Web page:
I am going to show one of the many ways to take out the GCF in a polynomial expression.
When you see your initial expression, you wont to ask what is the biggest number I can take out of all of the numbers? You can take out 5x from all of them… Put it on the side of the box. Then what multiplied by 5x is going to give you the numbers inside… These you put directly over the number in the box. Once found you have all the factors of what is inside the box.
This week was factoring polynomials and atbthe beginin it was a lot to take in but by the end I think i got the hang of it.
It really helped when Ms.Burton showed us we can factor usin an Area Model and it was a lot easier for me.
I have drawn out the steps to find the factors of an expression:
This shows the first step, you are given an expression…
(What i’m showing will only work if it looks like this; x to the power of 2/ squared and the middle is a number followed by x and then the last just a constant term or a number with no variable or degree.)
the next step is to list the factors of the constant (in yellow.) then find the one that fits best for the sum of the middle number. place the x squatted in the top left and the constant in the bottom right box then the two numbers that add to 21 in the remaining.
Solve for what the highest number or variable is that you can take out of each two boxes. I have shown arrows and then the answers.
Now the numbers on the outside is your answer, all the factors of the first expression. Therefore your answer is….
In Math 10 this week we started Trigonometry. It is pretty straight forward one you have labeled correctly. I will be demonstrating finding a missing side length using Sine, Cosine, or Tangent. Keeping SOHCAHTOA in mind. I have created a video that will show step by step how to solve for a missing side length.
Getting heavier into measurement we received a formula sheet, one that we can use on tests and in the homework so we do not have to memorize all of them. This was very helpful and much appreciated. Unfortunately we had to remember one or two things; finding the slant hight of something with a triangular shape or comes to a point and the formulas for hemi-spheres.
I am going to demonstrate finding the slant height of something with a triangular shape or a shape that comes to a point. There are different shapes you might need find the slant hight for, like a pyramid or a cone.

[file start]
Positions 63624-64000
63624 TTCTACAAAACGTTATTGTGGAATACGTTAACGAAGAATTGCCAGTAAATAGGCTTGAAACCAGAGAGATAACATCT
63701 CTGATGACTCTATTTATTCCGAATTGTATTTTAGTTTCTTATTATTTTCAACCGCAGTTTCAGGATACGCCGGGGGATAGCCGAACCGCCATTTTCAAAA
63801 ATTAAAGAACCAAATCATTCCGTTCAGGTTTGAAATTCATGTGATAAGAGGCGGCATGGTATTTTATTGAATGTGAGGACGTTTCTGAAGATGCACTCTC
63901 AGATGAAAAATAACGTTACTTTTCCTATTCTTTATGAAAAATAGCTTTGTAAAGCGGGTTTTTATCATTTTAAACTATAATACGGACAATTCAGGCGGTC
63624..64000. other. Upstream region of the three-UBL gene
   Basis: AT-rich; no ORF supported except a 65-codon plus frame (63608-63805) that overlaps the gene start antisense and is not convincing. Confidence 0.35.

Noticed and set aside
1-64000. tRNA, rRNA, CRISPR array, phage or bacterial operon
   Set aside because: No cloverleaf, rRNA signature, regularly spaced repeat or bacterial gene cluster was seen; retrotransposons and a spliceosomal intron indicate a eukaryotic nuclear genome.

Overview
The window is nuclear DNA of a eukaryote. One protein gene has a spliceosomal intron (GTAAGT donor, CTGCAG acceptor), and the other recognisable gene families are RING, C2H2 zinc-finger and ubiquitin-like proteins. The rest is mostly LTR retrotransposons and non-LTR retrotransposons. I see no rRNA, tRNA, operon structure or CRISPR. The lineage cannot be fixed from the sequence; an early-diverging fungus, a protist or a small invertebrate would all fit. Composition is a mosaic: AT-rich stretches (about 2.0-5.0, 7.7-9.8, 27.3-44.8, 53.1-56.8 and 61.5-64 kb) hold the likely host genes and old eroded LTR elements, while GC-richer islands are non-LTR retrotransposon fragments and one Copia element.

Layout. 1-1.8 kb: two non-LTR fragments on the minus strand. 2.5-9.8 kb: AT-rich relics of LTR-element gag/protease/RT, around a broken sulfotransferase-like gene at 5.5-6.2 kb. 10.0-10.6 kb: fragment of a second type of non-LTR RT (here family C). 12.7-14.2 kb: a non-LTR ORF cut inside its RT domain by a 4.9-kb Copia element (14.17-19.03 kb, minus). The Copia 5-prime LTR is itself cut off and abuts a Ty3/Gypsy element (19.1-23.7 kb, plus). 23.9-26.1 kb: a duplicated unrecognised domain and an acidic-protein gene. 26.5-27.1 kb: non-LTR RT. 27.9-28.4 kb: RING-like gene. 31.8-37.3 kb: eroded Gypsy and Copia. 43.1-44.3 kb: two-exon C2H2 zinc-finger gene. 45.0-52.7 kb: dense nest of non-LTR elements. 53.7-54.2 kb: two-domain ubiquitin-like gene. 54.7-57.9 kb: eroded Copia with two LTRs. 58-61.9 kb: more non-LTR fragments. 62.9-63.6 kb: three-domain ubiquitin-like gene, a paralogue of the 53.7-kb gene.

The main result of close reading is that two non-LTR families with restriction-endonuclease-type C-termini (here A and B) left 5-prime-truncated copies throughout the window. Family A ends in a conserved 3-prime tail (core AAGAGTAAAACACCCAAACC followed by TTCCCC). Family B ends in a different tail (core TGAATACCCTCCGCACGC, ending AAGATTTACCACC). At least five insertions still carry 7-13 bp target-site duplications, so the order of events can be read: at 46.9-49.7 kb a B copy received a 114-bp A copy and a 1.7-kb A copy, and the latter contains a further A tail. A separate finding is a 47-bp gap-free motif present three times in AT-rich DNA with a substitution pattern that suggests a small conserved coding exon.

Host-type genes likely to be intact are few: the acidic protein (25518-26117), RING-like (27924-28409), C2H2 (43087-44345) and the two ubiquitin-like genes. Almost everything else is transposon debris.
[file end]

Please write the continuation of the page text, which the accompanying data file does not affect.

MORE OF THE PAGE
First lets see the shape we will be using… A cone!
A cone is a shape that looks like a flipped ice cream cone.
Next you will be given some measurements, before this you should know the names of measurements that you need to know.
Blue- the true height
Red- slant height
(the radius is half of the diameter)
Now lets say, you have been giving some measurements…
So, you have been given the True Height and the Diameter, but need to find the slant height…
You have to follow a formula that calls for the radius to be involved, we already know that the radius is half of the diameter therefore..
Our radius is 6.
To find the slant height you need to follow a formula…
h = true height
r = radius
s= slant height
Now you simply plug in the numbers you know into the formula.
Solve what you can… And get your answer!
The Slant Height is equal to 10. The slant height is 10cm.
This week in Math 10 we started our Measurement Unit. I learned that estimating can now become a bit more accurate just by using our body to measure things. It also helps if you know the measurements of the body parts you are using to estimate the real size.
Large Objects – Face of your Fridge:
You could use the width of your body (shoulder to shoulder) and measure the face that way.
Medium/ Regular Objects – Computer Face:
You could use the width of your hand (edge of pinkie to edge of thumb) and measure the face that way.
Small/ Tiny Objects – Plastic Water Bottle Cap:
You could use the height of coins stacked (dimes are good) and measure the height that way.